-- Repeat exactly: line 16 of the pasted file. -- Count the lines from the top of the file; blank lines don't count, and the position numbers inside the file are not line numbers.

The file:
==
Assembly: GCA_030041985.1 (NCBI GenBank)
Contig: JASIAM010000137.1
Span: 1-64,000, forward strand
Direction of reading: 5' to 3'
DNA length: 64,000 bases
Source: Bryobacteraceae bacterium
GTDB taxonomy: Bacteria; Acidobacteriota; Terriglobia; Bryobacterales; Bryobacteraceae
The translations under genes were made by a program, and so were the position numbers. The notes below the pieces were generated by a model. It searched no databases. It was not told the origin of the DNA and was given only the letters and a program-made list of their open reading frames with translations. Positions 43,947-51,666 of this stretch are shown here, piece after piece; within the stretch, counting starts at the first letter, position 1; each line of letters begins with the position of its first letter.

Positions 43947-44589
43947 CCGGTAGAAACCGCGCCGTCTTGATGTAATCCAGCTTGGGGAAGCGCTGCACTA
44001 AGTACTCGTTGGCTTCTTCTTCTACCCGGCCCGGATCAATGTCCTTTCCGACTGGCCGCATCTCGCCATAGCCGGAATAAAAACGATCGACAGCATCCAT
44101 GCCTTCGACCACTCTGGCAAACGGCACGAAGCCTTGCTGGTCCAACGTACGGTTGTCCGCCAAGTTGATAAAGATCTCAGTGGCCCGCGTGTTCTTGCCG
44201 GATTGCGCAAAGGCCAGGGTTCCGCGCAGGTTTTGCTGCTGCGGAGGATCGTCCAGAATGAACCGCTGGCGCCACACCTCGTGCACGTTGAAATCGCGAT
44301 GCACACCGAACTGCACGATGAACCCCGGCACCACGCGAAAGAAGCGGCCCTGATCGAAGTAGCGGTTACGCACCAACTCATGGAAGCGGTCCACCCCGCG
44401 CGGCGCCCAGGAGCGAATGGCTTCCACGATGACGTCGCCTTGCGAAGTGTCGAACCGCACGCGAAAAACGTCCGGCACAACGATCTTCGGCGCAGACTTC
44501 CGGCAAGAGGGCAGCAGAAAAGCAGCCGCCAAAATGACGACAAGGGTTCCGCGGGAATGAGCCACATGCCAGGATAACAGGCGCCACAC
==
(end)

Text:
44501 CGGCAAGAGGGCAGCAGAAAAGCAGCCGCCAAAATGACGACAAGGGTTCCGCGGGAATGAGCCACATGCCAGGATAACAGGCGCCACAC